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About Our Presenters

Brooke Welborn
Brooke is a co-owner of Stitch Lounge, Stgo. in Santiago, Chile where she teaches 18th Century dressmaking and creates historical clothing for both individual customers & international school theatre productions. She holds a B.A. in Theatre from The College of William & Mary, where she focused on Costume Design & construction and a minor in History. After university she apprenticed as a Milliner & Mantua-maker in the Historic Trades Department of Colonial Williamsburg, receiving her journeywoman paper in 2007. Brooke’s continuing focus is the cut, fit & construction of 18th Century women’s gowns & jackets, especially that of the Polonaise which she has written & published on.

Samantha Bullat
Samantha recently joined  the team at Burnley & Trowbridge where she is involved in all aspects of the business.  She also serves as tailor for the Jamestown-Yorktown Foundation and is responsible for researching, designing, and constructing garments from the early 17th and late 18th centuries. In 2012, she served a ten week internship with the Margaret Hunter millinery shop learning the arts and mysteries of mantua-making and millinery. Her reproduction historical clothing has been featured in exhibits and programs at Thomas Jefferson's Monticello, Mount Vernon, the New York Historical Society, and the Museum of the American Revolution in Philadelphia

Neal Hurst
Growing up in southeastern Pennsylvania sparked Neal’s interest at an early age in the War for American Independence and material culture.  After high school, Neal worked for the Colonial Williamsburg Foundation within the Department of Historic Trades and finished a seven-year apprenticeship earning his journeyman’s papers as a tailor.  Neal received his B.A. in History from the College of William and Mary with High Honors for his senior thesis entitled “a kind of armour, being peculiar to America:” The American Hunting Shirt.  In 2015, Neal graduated with a Master’s degree from the Winterthur Program in American Material Culture completing his thesis entitled, “For the Heat is Beyond your Conception:” Men’s summer dress in the American South During the Long Eighteenth Century.  Neal currently holds the position of Associate Curator of Costume and Textiles at the Colonial Williamsburg Foundation.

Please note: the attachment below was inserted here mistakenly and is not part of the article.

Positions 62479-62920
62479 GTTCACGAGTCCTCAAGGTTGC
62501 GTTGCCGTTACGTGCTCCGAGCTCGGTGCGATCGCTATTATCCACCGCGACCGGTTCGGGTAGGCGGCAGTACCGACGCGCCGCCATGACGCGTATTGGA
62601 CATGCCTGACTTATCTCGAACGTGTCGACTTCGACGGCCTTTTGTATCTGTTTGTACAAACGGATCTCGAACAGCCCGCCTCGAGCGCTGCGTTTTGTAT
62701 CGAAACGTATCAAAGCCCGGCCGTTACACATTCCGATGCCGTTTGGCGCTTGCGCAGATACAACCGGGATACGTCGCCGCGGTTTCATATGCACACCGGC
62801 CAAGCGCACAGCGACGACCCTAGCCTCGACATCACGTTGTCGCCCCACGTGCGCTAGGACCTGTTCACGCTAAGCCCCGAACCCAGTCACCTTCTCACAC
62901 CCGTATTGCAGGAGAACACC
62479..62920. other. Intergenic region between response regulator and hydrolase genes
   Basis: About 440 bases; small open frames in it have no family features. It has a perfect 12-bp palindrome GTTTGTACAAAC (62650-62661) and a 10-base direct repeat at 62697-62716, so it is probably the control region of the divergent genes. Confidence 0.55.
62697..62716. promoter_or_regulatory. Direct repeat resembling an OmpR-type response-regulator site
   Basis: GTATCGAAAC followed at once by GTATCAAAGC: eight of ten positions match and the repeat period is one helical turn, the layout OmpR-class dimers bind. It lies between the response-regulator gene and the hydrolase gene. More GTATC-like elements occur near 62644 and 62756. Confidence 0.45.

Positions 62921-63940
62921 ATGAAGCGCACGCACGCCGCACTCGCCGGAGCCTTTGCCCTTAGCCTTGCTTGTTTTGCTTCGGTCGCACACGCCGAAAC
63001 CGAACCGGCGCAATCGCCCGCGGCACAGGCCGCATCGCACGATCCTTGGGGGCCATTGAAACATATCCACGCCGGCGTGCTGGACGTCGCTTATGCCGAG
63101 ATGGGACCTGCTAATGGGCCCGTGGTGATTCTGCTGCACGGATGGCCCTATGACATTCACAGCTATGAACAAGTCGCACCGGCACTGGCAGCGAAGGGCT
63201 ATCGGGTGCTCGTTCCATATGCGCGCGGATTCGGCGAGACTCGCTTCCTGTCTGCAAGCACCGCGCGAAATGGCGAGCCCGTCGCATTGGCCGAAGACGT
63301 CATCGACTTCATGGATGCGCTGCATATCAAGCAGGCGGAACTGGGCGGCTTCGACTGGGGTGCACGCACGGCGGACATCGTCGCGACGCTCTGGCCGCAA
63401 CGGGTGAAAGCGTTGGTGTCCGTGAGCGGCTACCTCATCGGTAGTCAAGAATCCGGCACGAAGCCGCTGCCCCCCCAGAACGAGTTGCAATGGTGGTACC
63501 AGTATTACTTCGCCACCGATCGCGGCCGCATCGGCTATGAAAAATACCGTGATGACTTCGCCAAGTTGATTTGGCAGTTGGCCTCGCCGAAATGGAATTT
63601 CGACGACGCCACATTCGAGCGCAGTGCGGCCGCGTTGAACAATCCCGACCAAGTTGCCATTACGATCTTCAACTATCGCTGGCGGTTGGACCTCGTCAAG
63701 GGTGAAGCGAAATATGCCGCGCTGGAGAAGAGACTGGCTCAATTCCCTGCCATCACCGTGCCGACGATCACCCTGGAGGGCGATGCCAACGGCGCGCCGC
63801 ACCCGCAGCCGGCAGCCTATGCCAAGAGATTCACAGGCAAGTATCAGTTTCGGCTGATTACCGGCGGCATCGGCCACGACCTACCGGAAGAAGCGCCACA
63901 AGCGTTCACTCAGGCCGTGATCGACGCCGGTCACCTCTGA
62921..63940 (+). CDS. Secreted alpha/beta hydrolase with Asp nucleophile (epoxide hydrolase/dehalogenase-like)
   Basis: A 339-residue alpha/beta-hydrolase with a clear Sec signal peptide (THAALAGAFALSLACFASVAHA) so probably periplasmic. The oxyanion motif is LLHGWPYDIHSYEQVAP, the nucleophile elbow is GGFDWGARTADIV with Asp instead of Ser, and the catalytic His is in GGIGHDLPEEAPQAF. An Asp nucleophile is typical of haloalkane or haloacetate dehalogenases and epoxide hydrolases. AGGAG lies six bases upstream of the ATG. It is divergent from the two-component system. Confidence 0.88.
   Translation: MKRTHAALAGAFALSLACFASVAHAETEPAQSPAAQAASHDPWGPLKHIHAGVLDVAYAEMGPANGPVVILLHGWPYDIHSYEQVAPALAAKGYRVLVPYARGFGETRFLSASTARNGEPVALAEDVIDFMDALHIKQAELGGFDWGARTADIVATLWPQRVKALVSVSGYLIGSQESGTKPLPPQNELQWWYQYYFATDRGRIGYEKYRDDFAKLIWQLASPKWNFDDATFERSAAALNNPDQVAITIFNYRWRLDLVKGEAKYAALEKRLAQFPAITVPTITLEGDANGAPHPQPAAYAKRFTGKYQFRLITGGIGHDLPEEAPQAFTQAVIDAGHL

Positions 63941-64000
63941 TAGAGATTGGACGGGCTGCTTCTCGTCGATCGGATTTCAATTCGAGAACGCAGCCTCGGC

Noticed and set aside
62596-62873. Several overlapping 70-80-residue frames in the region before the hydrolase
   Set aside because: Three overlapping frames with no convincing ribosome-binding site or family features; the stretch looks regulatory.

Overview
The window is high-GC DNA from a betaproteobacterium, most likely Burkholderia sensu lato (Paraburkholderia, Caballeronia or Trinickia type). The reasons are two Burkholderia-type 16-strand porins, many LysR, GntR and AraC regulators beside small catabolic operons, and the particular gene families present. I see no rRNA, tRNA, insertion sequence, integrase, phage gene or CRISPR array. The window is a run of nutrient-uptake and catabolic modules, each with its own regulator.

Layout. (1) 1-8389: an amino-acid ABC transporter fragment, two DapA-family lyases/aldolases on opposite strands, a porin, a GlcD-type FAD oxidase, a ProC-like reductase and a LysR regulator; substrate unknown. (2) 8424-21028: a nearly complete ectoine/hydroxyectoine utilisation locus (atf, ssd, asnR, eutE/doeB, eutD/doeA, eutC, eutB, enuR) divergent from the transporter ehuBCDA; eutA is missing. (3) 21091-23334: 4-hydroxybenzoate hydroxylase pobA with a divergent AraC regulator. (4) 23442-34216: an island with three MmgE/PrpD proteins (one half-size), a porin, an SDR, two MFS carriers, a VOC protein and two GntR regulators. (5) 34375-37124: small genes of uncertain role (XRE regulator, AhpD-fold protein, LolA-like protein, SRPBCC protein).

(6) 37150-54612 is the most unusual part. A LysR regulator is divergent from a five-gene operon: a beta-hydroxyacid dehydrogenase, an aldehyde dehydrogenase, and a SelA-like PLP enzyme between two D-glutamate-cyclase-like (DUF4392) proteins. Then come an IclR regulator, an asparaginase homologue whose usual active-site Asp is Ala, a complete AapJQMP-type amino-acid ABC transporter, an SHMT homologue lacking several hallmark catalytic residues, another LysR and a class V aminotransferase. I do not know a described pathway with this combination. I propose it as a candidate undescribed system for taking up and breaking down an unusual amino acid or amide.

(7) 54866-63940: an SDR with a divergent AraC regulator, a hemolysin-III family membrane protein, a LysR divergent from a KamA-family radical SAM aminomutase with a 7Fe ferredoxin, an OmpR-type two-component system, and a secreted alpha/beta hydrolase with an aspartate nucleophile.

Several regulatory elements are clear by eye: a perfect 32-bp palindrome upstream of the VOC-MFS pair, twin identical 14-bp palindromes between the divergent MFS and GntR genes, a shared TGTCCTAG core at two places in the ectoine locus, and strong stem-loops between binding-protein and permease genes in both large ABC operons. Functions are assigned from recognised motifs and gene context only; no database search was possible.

Michael McCarty

A passion for discovering the hows and whys of 18th century clothing led Michael to an apprenticeship at Colonial Williamsburg. After nearly seven years under Master Tailor Mark Hutter, he is ready to claim the title of Journeyman Tailor. During his time as an apprentice he studied in museum collections on both sides of the Atlantic, patterned garments for publication and reproduction, as well as presented on the Macaroni phenomenon of the 1760s-70s at the Costume Society of America's national conference. He also worked on both reproductions of Washington’s tents "The First Oval Office Project" a collaboration between the Museum of the American Revolution & Colonial Williamsburg. A focused part of Michael’s study has been & continues to be on the evolution of men’s clothing from 1785-1820.

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